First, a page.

I didn't grow up knowing about supply chains. It's not as if a parent sat me down and said, son, we need to have a conversation about how petroleum turned into your Boba Fett. But somehow supply chains are normal now—one of those things a reasonably sophisticated nerd is supposed to know about, like Crispr or blockchain. You can drop supply chains into a conversation and look wise. Walk around your house and pick up anything. Look at your roommate or spouse, even your dog, and say, “Wild to think how this got here, right?”
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They're out of bananas at the deli? Supply chains. Your monthly box of fancy shaving supplies is late? No matches on Tinder? Supply chains. They're always there to explain things, like little mental farm sets (every cow is a billion cows). The monomers are extracted and polymerized, until plastic oozes out of the extruder, and with some molding, your Boba Fett is born—but his journey has just begun. Journalists travel to Shenzhen to uncover supply chains in the same way that the British searched for the source of the Nile.
Supply chain worship is in many ways a modern religion. The best evidence of this is unboxing videos, the sacred communion between the humble individual box opener and the higher powers of manufacturing. It's a story so atavistic and pure that a preverbal child will watch wild-eyed in ecstasy as boxes are opened, plastic cases are separated, and finally some object, absolutely alive with newness, comes out of the box.
I always try to breathe in the air from the box at that moment, whether it's flat-pack furniture or a new six-button mouse. Consider: This object is made of dinosaurs and atoms, extracted from the earth through a variety of processes that are absolutely killing us, assembled by people who may not have many choices, wrapped in language and images produced by marketers, trundled through the world on a journey that our ancestors would have found miraculous. The last light that touched this set of screwdrivers was from a different part of the world. Sometimes I say a grace. Thank you to the people who dug this from the earth, for the people who melted it, for the people who put it together, for the people who carried it to a boat, to the people who carried it into the warehouse. I am grateful for all the labor of strangers. I've barely gone anywhere, but my stuff has seen the world.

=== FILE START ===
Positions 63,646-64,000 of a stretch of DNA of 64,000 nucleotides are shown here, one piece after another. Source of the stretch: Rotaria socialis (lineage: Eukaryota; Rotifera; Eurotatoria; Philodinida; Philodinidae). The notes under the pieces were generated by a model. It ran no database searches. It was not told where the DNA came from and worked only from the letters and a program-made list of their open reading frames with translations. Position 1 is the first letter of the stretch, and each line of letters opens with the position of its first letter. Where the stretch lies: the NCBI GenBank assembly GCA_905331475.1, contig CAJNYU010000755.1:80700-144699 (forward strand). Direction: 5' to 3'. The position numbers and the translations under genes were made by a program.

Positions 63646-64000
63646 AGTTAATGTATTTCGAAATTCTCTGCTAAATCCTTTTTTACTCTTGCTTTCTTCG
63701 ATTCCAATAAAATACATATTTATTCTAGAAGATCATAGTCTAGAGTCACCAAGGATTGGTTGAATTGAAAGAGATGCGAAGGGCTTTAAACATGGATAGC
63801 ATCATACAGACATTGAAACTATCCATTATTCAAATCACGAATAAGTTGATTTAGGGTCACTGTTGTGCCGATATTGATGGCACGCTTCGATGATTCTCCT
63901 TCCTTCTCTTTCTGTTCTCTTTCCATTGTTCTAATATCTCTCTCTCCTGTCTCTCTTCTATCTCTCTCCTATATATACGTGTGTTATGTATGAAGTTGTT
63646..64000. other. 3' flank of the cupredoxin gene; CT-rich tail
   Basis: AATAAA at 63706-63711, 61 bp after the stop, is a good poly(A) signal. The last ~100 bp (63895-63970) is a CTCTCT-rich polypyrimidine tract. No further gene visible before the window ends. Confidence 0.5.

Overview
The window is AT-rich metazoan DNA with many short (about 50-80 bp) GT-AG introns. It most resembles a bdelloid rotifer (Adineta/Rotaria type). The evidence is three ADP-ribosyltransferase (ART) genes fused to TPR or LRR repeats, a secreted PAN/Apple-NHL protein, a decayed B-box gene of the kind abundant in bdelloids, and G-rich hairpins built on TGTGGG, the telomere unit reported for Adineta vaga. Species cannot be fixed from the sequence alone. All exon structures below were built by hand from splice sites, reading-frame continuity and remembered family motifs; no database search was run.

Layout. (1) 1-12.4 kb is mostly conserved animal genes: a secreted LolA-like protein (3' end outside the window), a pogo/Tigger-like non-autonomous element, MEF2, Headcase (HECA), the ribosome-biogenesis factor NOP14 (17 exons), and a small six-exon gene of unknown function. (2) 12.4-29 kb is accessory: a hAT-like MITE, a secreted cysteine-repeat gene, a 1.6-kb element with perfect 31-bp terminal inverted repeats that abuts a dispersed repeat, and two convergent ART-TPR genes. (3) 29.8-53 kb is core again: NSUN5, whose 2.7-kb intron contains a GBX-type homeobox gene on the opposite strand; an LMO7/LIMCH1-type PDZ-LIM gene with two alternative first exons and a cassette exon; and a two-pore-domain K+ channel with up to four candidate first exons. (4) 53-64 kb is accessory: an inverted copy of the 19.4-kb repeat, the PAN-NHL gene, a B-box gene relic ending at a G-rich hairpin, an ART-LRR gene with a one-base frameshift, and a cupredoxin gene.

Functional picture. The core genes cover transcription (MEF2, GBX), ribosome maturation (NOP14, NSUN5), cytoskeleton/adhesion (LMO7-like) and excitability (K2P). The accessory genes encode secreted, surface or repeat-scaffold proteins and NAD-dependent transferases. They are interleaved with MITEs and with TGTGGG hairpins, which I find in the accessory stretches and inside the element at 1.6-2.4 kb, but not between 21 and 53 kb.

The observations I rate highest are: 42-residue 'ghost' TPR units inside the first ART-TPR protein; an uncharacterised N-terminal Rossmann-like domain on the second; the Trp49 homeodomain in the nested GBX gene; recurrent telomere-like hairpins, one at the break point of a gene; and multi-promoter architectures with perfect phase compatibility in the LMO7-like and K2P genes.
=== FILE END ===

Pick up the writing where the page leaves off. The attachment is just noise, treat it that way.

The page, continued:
And don't forget my organs. I've signed that little box on my non-driver's license for when I flatline. Out they come. Talk about unboxing!
Expensive things have provenance. A beautiful pricey chair is signed by its maker, maybe sold out of her workshop. She'll tell you exactly how the wood was reclaimed from old church rafters. But people are erased from mass-market things, probably because the stories are rarely so nice.
Yet you can, with Googling and poking around Alibaba, start to draw mental maps of where your things were born. You can see pictures from inside the factory. Not just commodities traders in a panic as the price of oil jumps up and down like a toddler, but actual people like you, humans with haircuts.